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Deceptive Appearances

July 21, 2011

When I first went into the garden after we returned from Texas I was ecstatic. My dream of having tomatoes of all different colors outside my back door had come to fruition. Every plant had ripe or nearly ripe fruit. And they looked perfect…from the top. When I went to pick a lovely looking Green Zebra tomato, though, I discovered that the view from the bottom was not so pleasant.

Green Zebra Tomato with End Rot

I was too busy to look into the issue further at the time, but today I did some investigation. I discovered that the ripening Black Krim and Ace 55 tomatoes were suffering the same fate. With the help of the internet, I discovered the name of this fate: end rot. The good news is that according to my research, end rot is a result of calcium deficiency, not a disease, and thus it can affect some tomatoes on a plant without infecting others.

Black Krim Tomato with End Rot

End rot often occurs when there are large fluctuations in the moisture of the soil, but proper fertilization can help to prevent it. Though I put some fertilizer spikes into the soil last week, I think I should have put them in earlier and used more. Since I had used a soil that contained slow-release fertilizer, I was unsure about whether to use the full amount suggested on the package. In the future, I may also consider a tomato specific fertilizer instead of a general vegetable fertilizer.

Fertilizer Spikes

Luckily of the 7 varieties of tomatoes I planted, 4 have not shown any indication of end rot yet. The most successful varieties so far have been the Tiny Tim and the Jaune Flamme both of which have produced many delicious fruits. We did manage to get a few good Green Zebras and one Oranje van Goeijenbier. Together they made a delicious salad. The tomatoes were so delicious that I did not dress the salad so as not to mask their flavor. Now I know, not to get my hopes up when I see beautiful, ripening tomatoes until I’ve looked at them from the bottom.

Tiny Tim Plant

Jaune Flamme Tomatoes

Tomatoes, feta, and basil with olive oil and black pepper.

I spent some time doing basic garden upkeep this afternoon. It had been over a week since I’d had time to do anything other than water and pick the ripe tomatoes, so there was a lot to do. I pulled off a lot of dead leaves and branches.

Cleaning Up

I also made a dent in one of the most time consuming garden tasks of late – pinching the ends of the basil plants. At this point, I feel like I am fighting against the natural order of things by trying to prevent the basil from flowering. There are still many leaves on the plants, but they aren’t nearly as large as they were earlier in the season. In addition, the stalks are beginning to turn brown. Despite all of these signs that the season is coming to an end, we have been able to get some good harvests in the last couple of weeks.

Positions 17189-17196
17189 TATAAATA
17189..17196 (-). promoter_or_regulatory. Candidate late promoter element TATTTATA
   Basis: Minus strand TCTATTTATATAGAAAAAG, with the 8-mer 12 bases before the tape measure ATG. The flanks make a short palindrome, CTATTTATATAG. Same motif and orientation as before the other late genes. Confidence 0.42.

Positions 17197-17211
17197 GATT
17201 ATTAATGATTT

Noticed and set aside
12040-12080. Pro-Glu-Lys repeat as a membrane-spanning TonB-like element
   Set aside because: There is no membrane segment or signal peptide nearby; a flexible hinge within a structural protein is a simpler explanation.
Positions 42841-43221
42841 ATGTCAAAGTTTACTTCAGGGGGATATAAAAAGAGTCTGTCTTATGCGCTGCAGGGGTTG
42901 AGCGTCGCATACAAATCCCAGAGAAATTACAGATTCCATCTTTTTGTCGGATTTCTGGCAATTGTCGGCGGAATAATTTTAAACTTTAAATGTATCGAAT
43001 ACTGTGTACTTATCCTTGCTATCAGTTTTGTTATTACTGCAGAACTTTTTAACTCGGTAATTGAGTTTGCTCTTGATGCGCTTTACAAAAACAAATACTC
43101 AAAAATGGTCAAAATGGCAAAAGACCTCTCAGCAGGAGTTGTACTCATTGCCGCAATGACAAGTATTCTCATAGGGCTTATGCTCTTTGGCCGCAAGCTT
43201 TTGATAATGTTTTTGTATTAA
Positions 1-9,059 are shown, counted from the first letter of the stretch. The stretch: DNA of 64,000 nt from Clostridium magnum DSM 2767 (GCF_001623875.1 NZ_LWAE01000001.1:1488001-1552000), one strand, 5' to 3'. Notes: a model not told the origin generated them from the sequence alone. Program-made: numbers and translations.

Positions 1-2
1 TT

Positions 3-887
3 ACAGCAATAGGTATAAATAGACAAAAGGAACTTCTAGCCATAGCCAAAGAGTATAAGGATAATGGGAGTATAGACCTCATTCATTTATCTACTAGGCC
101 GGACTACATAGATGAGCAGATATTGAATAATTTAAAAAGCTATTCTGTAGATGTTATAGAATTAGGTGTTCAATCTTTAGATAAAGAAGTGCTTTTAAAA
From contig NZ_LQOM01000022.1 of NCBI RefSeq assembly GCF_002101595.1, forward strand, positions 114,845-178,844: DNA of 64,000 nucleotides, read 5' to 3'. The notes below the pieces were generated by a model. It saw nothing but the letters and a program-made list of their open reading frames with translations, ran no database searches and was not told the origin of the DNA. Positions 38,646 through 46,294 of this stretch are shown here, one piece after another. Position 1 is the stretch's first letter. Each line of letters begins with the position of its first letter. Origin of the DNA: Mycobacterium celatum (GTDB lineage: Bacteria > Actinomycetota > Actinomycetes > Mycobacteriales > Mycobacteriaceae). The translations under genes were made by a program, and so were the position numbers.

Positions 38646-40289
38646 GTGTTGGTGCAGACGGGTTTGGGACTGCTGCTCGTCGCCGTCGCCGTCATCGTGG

Basil Attempting to Flower

 I’ve also been unsure about what to expect with the broccoli and cucumbers.There are still cucumbers growing even though many leaves are turning brown. The broccoli is growing small florets, but they get so big so fast that it is hard to catch them before they flower.

Tiny Broccoli Florets

The summer is flying by, and I know it will take some of the plants with it. I started this process hopeful but aware that I’d encounter many problems along the way. It is confusing, though, when things that look good aren’t and things that look bad are, in fact, doing fine. Even though all living organisms are unpredictable and each summer is different, I hope that as I gain more knowledge and experience, my expectations will match reality more often. Overall  I’m quite happy with the way things are going.

Even though I lost these…

I got these…

and I have a beautiful (though currently scorching) place to sit…

right outside the back door.

3 Comments leave one →
  1. Diana permalink
    July 23, 2011 11:14 pm

    You can crush up Tums and work them into the soil of the tomatoes with bottom rot. I’ve had plants that got body rot produce healthy tomatoes later in the season.

  2. July 25, 2011 5:33 am

    hey the tomatoes that nik planted also had bottom rot, thanks for telling me what it is! it’s been crazy weather in freiburg the past couple of months, scorching hot for awhile (so i’d been watering heavily morning and evening only and the plants were still totally dry during the day) and now the past few weeks it’s been raining heavily almost every day. glad to know that it’s not something that i did wrong though! the tomatoes still taste good, i just cut off all the rot and they were yummy! next year i’ll try the tums trick 🙂

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